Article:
Dr. Rowe then discussed theranostics, specifically 177Lu-PSMA based radioligand therapy. A 2021 meta-analysis of trials assessing 177Lu-PSMA based radioligand therapy reported several important findings:7

  • Proportion with >= 50% PSA decrease after treatment with PSMA I&T, 617, EB-617, iPSMA: 42% (95% CI 37-48%)
  • Proportion with any PSA decrease after treatment with PSMA I&T, 617, EB-617, iPSMA: 70% (95% CI 65-74%)
  • Proportion with neuropathy, any grade, after treatment with PSMA I&T, 617, EB-617, iPSMA: 12% (95% CI 6-22%)
  • Proportion with xerostomia, any grade, after treatment with PSMA I&T, 617, EB-617, iPSMA: 21% (95% CI 12-35%)

These smaller studies were the lead in/lead up for the phase 3 registration trial, the VISION trial.8 VISION was an international, randomized, open-label phase III study evaluating 177Lu-PSMA-617 in men with PSMA-positive mCRPC who had previously received treatment with a next-generation androgen receptor signaling inhibition (abiraterone, enzalutamide, etc) and one or two prior lines of taxane chemotherapy. Patients must have had an ECOG performance status of 0-2 and life expectancy of at least 6 months. Importantly, patients must have had PSMA-positive disease on the basis of a central review of 68Ga-PSMA-11 staging scans. PSMA positivity was defined as uptake greater in metastatic lesions than in the liver. Further, they could have no PSMA-negative metastatic lesions. Following enrollment, patients were randomized in a 2:1 fashion to receive either 177Lu-PSMA-617 (7.4 GBq every 6 weeks x 6 cycles) plus standard of care or standard of care alone. Standard of care treatments was at the discretion of the treating investigator. However, cytotoxic chemotherapy, immunotherapy, and radium-223 were explicitly excluded. Most patients received alternative androgen-directed therapies while others received palliative radiotherapy and glucocorticoids.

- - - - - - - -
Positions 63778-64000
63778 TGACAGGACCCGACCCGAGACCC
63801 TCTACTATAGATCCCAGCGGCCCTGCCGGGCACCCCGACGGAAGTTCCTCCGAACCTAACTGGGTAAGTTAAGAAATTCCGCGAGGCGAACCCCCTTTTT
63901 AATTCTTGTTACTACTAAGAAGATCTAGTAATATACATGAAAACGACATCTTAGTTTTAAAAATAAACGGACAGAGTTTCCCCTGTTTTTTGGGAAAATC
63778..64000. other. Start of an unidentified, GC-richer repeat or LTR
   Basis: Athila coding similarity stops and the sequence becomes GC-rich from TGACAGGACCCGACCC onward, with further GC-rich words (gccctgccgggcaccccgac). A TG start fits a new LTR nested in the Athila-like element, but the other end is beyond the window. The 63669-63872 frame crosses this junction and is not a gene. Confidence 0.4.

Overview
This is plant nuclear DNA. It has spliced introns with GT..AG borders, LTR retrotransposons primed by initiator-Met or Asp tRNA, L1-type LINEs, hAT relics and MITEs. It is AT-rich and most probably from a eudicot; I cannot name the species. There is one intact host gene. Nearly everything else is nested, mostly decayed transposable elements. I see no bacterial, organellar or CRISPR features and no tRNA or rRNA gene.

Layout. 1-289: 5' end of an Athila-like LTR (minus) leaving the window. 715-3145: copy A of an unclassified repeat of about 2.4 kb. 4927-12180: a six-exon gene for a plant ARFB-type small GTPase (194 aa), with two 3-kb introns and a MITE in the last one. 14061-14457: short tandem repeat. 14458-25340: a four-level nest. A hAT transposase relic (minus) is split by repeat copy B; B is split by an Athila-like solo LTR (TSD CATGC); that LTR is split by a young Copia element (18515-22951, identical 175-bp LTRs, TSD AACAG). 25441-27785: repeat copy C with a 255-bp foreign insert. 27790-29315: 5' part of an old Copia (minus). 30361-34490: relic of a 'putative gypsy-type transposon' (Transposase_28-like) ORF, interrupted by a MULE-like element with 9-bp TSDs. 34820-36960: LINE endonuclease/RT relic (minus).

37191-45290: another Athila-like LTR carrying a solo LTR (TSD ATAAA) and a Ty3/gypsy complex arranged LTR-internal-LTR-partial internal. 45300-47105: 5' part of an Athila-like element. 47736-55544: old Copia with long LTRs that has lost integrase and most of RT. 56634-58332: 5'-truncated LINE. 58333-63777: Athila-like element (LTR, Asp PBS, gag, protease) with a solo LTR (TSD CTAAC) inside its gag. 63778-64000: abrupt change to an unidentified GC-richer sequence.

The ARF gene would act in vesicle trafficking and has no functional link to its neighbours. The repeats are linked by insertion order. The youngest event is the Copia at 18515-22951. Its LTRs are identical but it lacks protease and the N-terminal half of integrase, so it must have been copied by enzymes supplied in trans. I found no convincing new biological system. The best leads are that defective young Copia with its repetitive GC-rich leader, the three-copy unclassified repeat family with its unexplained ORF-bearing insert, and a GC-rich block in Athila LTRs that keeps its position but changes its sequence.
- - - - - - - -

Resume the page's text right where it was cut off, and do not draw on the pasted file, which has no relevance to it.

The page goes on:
This trial assessed two alternate primary endpoints: (i) rPFS using the Prostate Cancer Working Group 3 (PCWG3) criteria by independent central review and (ii) OS. Secondary endpoints included ORR (RECIST v1.1), disease control rate, time to first symptomatic skeletal event, and safety/AE profile. VISION enrolled 831 patients between June 2018 and October 2019. In keeping with the 2:1 randomization schema, 551 patients were allocated to 177Lu-PSMA-617 + standard of care, and 280 were allocated to standard of care only. Over a median study follow-up of 20.9 months, treatment with 177Lu-PSMA-617 + standard of care significantly improved overall survival by a median of 4.0 months (median overall survival: 15.3 vs 11.3 months; HR 0.62, 95% CI 0.52 to 0.74; p < 0.001, one-sided), compared to standard of care alone, in the overall cohort of all randomized patients (n = 831): 


With regards to the other primary endpoint of radiographic progression free survival, treatment with 177Lu-PSMA-617 + standard of care significantly improved radiographic progression free survival by a median 5.3 months (median, 8.7 vs 3.4 months; HR 0.40, 99.2% CI 0.29 to 0.57; p < 0.001, one-sided):


In addition to these primary endpoints, the addition of 177Lu-PSMA-617 to standard of care statistically significantly improved all key secondary endpoints, including objective response rate (29.8% vs 1.7%), disease control rate (89.0% vs 66.7%) and time to first symptomatic skeletal event (median time: 11.5 vs 6.8 months; HR 0.50, 95% CI 0.40 to 0.62):